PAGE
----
By: Jesse Reynolds
Beer’s potential is infinite. From a blank slate, you can use a multitude of ingredients to build a recipe to be as complex as you want it to be.
But sometimes you don’t want complex. Sometimes, particularly on a hot day, you just want to sit in the sun and crush a cold beer or six. On such a day, what better to drink than a style commonly nicknamed “lawnmower beer”?
Cream Ale is an excellent style for the homebrewer because it has all the simplicity and drinkability of a lager, but doesn’t require low fermentation temperatures and cuts the time between brewing and drinking in half.
With roots in Canada and the Northeastern United States, this ale variety originated in the 1800s as an alternative to lagers which were becoming more popular at the time. Its light gold colour, somewhat corny malt sweetness and low-medium hopping offers a similar beer to a typical American Lager, but with slightly more character and complexity.
Highly carbonated, highly thirst-quenching and absolutely gorgeous to look at, the speedily-produced Cream Ale is an underrated variety nowadays. Some microbrewers are beginning to pay attention, and as the demand for craft lagers increases we may start seeing more Cream Ales on beer store shelves.
This recipe should produce a clean, crisp, straw gold beer with hints of sweet malt and corn. The balance of the finished beer is fairly even, but the malt and adjuncts do most of the heavy-lifting.
Using a portion of 6-row malt in addition to 2-row helps break down the sugars in the corn and rice, increasing fermentability and lowering the amount of corn flavour to a desirable level. The flaked corn also imparts colour and a slight sweetness, while the flaked rice keeps the beer crisp without adding much else. A bit of Carafoam will increase the body, which could otherwise be thin like a Light Lager, and provide a frothy white head.
The hop selection skews toward American hops, but these varieties were specifically grown to imitate the spicy, floral notes of German noble hops. 20 IBU is the upper limit as per BJCP guidelines, but increasing the amount of flavour and aroma hops at the end of the boil is a great way to achieve more character in this beer without straying too far off the beaten path.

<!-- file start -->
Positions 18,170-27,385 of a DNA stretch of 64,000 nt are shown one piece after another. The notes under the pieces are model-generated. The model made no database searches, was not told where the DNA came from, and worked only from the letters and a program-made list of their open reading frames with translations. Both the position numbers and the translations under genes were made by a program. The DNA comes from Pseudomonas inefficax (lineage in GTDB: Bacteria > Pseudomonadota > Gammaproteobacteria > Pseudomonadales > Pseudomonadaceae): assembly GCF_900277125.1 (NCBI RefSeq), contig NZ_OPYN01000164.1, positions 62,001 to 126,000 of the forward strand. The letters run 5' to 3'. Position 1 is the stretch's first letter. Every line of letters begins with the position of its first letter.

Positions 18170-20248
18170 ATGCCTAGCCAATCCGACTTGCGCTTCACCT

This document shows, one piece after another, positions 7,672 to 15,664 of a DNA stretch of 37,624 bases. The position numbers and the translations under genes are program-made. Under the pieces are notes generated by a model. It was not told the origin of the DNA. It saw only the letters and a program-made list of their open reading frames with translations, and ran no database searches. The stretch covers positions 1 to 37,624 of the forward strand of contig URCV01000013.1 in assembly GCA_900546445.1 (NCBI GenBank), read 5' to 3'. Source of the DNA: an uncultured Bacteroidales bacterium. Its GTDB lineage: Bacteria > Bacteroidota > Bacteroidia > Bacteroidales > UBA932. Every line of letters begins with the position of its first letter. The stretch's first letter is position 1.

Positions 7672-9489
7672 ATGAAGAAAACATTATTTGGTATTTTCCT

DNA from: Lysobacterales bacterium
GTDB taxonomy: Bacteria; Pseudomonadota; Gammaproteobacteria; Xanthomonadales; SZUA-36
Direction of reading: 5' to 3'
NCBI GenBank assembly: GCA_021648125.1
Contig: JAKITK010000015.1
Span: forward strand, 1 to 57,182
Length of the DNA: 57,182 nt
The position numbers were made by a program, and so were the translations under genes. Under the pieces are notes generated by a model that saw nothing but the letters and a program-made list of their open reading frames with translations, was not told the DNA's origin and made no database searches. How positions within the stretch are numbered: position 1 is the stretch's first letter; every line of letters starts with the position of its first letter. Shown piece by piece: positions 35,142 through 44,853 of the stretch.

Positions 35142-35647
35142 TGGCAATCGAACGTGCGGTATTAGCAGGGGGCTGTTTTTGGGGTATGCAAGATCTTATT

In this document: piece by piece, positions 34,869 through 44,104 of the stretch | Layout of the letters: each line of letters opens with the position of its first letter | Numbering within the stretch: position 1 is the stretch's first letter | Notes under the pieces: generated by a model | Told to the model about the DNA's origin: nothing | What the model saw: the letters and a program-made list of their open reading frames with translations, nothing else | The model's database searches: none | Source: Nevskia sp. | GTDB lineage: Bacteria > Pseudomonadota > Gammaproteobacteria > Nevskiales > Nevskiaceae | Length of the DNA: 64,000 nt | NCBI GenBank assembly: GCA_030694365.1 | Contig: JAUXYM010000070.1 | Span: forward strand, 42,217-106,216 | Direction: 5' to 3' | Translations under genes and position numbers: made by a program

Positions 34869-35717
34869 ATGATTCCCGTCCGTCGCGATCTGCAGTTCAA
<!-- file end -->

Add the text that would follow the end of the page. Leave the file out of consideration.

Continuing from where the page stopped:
As always, the yeast selection can have a huge effect on the beer, especially one that’s meant to be clean and crisp. A simple but effective US-05 or California Ale will do the trick, although some prefer to use Cream Ale or Kolsch yeast to provide more fruity esters to the finished product. However, the latter yeasts require more fermentation time to drive off sulfur compounds. I recommend brewing with California Ale the first time and taking it a step further if you’d like to have more yeast character.
A word of warning, once this beer starts flowing it doesn’t usually last long!
Cream Ale (BJCP Category 1C)
(all-grain, 5.5 gallons)
8.5 Gallons Tap Water (Treated w/Campden Tablets) or Spring Water
Add ¼ tsp Calcium Chloride to mash
4 lbs 2-Row
2 lbs 6-Row
0.5 lbs Carafoam
1.5 lbs Flaked Corn
1 lb Flaked Rice
1 oz Crystal, 17 IBU (60 mins)
1 oz Liberty, 3 IBU, (5 mins)
Safale US-05 Dry Yeast (re-hydrated) or White Labs WLP001 California Ale
Brew Day Instructions
Mash-in grains with 4.5 gallons of treated water to reach 153F (67C) and hold for 90 minutes. Use direct heat or infuse with boiling water to raise temperature to 168F (76C) and hold for 15 minute mash-out. Drain your wort into your boil kettle and slowly sparge until you have seven gallons of wort.
Bring wort to a boil for 90 minutes, adding hops at times directed above. Remove from heat and chill rapidly to 64F (18C), transfer to fermenter, aerate your hopped wort and pitch yeast.
Ferment the beer at 64F (18C) for seven days, then free rise to 68F (20C) to encourage complete fermentation. When the beer’s gravity has reached or surpassed FG and holds steady for three days, package, carbonate and enjoy! For best visual results, fine with gelatin or isinglass for several days before packaging.
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